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Orthoptists see a wide range of conditions that can range from reduced binocular single vision (BSV) that may be solved with exercises, to more extreme neurogenic cases requiring further intervention. Because of this variety, it is important to be able to know when further investigation is needed.

Many orthoptic conditions can present similarly in clinic and can cause distress when a health professional feels unable to confidently diagnose a patient and as a result, cannot determine the aetiology. That fear of missing something important may cause the health professional to order a surplus of tests, many of which may be invasive, distressing and completely unnecessary. This article will discuss the differential diagnosis of two common orthoptic conditions, and contribute to the avoidance of unnecessary examinations and provide timely and accurate diagnosis.

While both a sixth nerve palsy (VI np) and a decompensating distance esophoria (DDE) may present similarly in clinic, there are some key features that will help differentiate between the two.

“The patient’s history can give you major clues as to what the diagnosis is likely to be”

 

Figure 1: Left VI cranial nerve palsy, patient looking right.

 

Figure 2: Left VI cranial nerve palsy, patient looking left (note subtle limitation of abduction).

 

Case history

The patient’s history can give you major clues as to what the diagnosis is likely to be. While both may present with horizontal double vision in the distance, a VI np is also likely to cause further separation of the two images on ipsilateral side gaze. A DDE may cause intermittent symptoms of diplopia, possibly more frequent when the patient is tired, while a VI np is more likely to report consistent, sudden onset diplopia.

Common risk factors for cranial nerve palsies are ischaemic issues [1], and asking about a patient’s general health and current medications can flag up any relevant risk factors.

Specific symptoms

Try to get the patient to be as clear about their symptoms as possible. Both a VI np and a DDE can present with horizontal diplopia, however, as a DDE is a patient losing control over their deviation, symptoms may include blur and headaches as they struggle to maintain control, and intermittent diplopia when they do lose control. On examination, if the decompensating patient is intermittently binocular at distance, they may demonstrate a reduced base-in fusion range.

A patient that is fully decompensated may have initially had asthenopic symptoms, but now appreciates constant diplopia in the distance. A VI np is more likely to give rise to clear, constant diplopia in the distance and an inability to fuse without the aid of a prism or head posture as the deviation will likely be too large to control.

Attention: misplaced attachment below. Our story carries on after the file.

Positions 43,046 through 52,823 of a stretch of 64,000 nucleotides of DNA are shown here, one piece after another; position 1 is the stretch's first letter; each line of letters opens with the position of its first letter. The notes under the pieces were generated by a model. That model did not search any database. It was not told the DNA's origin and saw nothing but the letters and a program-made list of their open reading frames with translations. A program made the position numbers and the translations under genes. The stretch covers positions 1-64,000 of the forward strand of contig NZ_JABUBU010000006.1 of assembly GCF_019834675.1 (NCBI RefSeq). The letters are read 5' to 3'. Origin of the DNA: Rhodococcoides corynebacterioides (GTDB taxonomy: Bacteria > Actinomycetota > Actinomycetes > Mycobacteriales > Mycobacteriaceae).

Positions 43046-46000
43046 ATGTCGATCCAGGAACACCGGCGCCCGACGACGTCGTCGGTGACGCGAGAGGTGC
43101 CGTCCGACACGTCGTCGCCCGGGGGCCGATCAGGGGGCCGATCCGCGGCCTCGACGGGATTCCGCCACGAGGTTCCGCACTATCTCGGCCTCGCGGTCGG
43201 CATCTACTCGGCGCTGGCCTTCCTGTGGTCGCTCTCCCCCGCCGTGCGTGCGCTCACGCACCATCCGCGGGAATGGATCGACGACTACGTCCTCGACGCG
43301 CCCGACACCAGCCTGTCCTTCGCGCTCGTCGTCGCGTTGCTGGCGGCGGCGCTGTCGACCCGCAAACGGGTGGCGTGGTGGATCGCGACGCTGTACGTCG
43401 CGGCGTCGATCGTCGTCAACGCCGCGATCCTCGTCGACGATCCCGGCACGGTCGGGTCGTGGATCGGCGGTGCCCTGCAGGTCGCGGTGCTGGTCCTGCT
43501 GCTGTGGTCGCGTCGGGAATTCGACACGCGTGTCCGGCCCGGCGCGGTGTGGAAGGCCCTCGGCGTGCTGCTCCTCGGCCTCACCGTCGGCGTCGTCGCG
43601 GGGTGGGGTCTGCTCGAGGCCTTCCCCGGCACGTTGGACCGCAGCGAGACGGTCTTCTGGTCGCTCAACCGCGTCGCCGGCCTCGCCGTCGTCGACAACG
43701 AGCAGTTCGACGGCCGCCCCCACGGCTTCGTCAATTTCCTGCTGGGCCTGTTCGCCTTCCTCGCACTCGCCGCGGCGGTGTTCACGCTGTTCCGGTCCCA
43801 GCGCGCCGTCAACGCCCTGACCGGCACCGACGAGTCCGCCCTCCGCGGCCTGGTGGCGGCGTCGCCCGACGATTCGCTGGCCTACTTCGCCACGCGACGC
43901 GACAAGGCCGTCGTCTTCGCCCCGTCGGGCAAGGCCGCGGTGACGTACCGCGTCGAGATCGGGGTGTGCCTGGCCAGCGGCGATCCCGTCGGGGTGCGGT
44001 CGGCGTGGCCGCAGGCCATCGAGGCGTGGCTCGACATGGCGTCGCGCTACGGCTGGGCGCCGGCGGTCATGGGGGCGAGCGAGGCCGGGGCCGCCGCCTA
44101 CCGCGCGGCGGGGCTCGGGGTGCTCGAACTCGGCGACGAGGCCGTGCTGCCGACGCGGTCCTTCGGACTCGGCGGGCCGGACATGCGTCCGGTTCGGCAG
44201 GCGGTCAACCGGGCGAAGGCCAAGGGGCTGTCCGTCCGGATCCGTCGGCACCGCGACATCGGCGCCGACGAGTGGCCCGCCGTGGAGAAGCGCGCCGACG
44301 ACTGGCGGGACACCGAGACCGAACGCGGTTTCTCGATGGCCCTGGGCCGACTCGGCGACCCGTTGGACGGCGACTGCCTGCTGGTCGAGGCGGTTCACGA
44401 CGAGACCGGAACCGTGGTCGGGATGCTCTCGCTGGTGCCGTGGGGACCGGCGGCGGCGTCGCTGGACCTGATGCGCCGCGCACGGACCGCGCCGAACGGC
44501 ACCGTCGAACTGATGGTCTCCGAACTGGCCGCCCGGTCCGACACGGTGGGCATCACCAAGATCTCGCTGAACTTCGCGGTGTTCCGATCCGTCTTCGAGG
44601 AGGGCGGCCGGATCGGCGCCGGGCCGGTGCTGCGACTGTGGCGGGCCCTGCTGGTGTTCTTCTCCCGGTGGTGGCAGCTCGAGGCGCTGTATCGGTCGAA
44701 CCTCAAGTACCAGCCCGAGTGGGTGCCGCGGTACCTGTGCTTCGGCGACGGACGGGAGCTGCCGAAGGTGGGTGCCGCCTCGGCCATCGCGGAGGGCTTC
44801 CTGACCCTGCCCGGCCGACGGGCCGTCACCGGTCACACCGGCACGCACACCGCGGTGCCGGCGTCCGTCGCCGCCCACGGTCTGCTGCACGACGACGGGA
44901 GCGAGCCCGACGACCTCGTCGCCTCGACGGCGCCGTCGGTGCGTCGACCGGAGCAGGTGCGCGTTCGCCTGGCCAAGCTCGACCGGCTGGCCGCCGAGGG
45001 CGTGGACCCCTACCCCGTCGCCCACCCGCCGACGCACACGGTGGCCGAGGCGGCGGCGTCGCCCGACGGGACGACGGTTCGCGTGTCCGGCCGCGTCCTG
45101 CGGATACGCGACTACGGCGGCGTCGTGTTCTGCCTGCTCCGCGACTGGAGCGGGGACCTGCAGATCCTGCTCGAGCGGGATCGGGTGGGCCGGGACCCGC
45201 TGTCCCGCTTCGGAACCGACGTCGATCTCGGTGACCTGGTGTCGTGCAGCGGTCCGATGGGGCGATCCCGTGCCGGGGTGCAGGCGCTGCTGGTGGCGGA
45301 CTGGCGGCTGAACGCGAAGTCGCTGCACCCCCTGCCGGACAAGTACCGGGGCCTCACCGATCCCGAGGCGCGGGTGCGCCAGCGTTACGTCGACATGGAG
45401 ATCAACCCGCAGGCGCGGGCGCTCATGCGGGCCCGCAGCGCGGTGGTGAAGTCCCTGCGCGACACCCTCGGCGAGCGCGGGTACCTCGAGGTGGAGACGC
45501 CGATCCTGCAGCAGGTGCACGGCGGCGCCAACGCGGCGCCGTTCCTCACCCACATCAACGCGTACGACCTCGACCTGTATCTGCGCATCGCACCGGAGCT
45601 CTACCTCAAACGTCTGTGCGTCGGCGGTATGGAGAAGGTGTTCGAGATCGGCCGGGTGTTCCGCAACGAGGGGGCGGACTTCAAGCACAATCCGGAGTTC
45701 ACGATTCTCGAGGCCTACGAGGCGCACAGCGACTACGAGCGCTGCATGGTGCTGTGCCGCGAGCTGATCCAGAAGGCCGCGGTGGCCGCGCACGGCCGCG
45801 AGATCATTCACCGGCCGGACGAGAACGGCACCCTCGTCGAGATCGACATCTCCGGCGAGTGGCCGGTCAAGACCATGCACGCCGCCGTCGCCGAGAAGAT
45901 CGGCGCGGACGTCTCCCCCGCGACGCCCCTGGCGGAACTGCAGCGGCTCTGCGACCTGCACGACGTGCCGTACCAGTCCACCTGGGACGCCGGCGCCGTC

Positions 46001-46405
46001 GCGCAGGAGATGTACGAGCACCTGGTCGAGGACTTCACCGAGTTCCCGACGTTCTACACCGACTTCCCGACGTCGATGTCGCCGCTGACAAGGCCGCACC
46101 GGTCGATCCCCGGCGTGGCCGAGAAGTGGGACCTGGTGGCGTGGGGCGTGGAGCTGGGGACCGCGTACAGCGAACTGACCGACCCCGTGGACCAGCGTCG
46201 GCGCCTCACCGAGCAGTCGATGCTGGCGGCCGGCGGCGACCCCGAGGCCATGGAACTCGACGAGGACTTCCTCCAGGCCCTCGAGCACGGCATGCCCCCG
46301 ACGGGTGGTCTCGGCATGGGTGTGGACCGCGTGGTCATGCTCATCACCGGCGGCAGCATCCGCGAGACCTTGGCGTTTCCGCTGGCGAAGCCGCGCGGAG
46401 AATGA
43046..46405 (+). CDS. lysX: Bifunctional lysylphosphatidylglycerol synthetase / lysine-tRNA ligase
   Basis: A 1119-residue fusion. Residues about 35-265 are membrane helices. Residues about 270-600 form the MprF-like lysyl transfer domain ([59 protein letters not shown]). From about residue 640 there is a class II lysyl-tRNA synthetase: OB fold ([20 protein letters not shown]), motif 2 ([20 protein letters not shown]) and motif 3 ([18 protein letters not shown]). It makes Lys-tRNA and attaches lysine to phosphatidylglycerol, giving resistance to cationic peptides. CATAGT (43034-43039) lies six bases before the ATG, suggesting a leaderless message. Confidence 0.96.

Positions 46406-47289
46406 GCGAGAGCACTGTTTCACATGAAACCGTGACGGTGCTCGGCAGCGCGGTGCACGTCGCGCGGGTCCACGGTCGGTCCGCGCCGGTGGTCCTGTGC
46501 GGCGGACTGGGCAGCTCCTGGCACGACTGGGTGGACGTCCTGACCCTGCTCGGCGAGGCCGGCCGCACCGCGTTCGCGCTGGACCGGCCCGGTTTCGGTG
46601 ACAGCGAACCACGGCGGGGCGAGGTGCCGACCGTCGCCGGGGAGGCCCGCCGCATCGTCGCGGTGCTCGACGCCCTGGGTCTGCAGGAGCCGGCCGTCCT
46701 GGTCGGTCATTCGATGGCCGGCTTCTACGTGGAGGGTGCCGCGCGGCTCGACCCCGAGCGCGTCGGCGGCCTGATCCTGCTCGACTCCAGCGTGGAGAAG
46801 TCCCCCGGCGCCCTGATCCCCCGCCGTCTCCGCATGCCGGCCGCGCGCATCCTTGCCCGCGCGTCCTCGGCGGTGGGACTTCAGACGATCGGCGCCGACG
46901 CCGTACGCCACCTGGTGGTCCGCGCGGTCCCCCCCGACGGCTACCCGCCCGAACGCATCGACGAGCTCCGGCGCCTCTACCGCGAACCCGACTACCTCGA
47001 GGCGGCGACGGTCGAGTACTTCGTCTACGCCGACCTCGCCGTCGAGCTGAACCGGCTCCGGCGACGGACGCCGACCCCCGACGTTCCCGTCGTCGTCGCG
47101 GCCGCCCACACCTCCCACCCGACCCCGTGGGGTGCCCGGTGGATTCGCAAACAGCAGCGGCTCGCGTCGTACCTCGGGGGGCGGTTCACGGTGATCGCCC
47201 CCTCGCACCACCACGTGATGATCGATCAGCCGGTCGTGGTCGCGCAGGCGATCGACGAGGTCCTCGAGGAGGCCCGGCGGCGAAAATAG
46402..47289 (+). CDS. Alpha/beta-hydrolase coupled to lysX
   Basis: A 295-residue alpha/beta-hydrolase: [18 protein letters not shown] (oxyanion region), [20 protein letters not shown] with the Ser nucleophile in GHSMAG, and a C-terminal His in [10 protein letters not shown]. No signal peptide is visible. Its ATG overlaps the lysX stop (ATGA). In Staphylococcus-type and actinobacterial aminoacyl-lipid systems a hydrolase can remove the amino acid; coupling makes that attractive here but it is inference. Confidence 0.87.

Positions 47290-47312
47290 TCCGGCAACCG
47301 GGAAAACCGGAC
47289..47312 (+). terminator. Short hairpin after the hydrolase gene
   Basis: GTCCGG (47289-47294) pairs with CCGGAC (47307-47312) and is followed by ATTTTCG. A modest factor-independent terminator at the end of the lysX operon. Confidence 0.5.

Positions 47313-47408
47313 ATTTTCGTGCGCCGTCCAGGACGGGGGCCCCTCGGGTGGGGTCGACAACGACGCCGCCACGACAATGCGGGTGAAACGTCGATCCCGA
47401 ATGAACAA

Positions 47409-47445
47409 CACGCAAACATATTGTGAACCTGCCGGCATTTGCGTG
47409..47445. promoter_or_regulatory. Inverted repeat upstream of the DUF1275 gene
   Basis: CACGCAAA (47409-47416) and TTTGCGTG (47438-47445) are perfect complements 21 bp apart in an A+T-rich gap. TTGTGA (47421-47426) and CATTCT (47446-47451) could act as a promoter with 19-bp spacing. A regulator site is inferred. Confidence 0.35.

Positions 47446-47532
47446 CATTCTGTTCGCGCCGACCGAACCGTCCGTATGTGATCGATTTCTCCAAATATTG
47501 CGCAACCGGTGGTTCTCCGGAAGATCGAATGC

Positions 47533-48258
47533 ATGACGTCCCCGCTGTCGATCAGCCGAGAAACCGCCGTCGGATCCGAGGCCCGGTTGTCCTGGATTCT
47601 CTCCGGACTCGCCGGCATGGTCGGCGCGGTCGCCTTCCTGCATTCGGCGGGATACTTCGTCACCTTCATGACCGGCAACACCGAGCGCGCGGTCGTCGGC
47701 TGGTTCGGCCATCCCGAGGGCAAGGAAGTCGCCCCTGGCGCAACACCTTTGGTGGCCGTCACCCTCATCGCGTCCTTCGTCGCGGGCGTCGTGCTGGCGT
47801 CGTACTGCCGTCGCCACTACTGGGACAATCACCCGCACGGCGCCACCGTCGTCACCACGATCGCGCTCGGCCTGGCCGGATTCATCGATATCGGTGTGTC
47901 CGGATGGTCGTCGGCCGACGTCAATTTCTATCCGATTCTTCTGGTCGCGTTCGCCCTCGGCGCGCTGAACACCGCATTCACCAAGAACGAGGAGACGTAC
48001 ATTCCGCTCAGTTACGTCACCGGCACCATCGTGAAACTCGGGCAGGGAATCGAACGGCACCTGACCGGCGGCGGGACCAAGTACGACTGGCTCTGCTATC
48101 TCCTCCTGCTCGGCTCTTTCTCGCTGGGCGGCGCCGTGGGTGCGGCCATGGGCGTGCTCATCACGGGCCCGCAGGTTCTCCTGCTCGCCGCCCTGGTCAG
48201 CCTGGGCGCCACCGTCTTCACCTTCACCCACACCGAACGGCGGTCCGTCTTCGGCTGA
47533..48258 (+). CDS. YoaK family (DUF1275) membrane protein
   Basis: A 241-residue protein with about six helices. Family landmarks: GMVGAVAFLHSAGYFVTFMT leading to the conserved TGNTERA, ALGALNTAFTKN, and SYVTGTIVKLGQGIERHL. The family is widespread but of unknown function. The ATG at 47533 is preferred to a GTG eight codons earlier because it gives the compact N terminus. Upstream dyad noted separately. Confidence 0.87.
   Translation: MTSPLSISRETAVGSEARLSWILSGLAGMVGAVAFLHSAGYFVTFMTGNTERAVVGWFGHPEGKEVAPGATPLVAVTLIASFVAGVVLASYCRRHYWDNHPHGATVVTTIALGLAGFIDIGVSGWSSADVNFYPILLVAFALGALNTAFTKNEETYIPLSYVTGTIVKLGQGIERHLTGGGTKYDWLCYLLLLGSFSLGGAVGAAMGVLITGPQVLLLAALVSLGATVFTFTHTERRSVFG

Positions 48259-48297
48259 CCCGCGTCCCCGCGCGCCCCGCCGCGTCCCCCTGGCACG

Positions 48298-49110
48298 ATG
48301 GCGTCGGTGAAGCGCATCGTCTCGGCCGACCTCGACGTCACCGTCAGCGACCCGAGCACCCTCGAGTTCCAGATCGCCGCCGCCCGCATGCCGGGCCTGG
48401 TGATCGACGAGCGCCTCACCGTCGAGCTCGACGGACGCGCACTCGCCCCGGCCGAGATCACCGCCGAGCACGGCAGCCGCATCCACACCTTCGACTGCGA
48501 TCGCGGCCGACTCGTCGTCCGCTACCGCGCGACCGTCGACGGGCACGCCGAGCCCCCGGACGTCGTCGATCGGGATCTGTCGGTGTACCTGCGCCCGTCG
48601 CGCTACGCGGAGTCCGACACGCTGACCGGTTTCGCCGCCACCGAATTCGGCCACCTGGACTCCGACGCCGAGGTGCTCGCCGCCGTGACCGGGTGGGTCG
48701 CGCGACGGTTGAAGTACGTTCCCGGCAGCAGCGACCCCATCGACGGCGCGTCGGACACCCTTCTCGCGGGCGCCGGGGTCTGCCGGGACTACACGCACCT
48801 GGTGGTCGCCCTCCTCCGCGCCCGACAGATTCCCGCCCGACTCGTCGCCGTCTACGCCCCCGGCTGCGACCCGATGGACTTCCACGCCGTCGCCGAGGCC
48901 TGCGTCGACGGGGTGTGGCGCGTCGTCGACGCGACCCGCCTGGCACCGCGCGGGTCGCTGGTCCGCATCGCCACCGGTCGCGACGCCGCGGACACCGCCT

Head postures

A VI np may cause the patient to turn their head towards the affected side (i.e. moving their eyes away from the problematic area). So a left VI np will cause worse diplopia on laevoversion, making the patient want to turn their head left and keep their eyes in dextroversion. They may even be able to regain BSV with their head in this position. A DDE is unlikely to elicit a head posture due to the absence of incomitance.

Ocular motility and measurements on side gaze

Ocular motility is likely to demonstrate asymmetrical / unilateral lateral rectus restriction in a VI np. While a DDE can also present with lateral rectus restrictions, they are likely to be minimal and symmetrical, and prism cover test measurements on side gaze would not demonstrate any significant lateral gaze incomitance.

To perform lateral gaze measurements, get the patient to remove their glasses and fix in primary position on a distance target. Ask the patient to turn their head to one side as far as they can without losing fixation in either eye. Perform a prism cover test in this position and repeat with the patient’s head turned the other way. A left VI np will result in a larger base-out measurement when the patient’s eyes are in laevoversion.

 

Figure 3: Top) Left VI nerve palsy with lateral gaze incomitance. Bottom) Typical symmetrical restrictions of abduction, likely age-related with no lateral gaze incomitance.

 

Saccades

Saccades are often very useful when trying to prove a neurological weakness. The saccadic movement to the affected side will appear slow or incomplete (hypometric) in the direction of the affected muscle compared to the unaffected eye. So a left VI np will produce hypometric abducting saccades in the left eye only. As a DDE does not involve any nerve weakness, saccades will be swift, symmetrical and accurate in both eyes.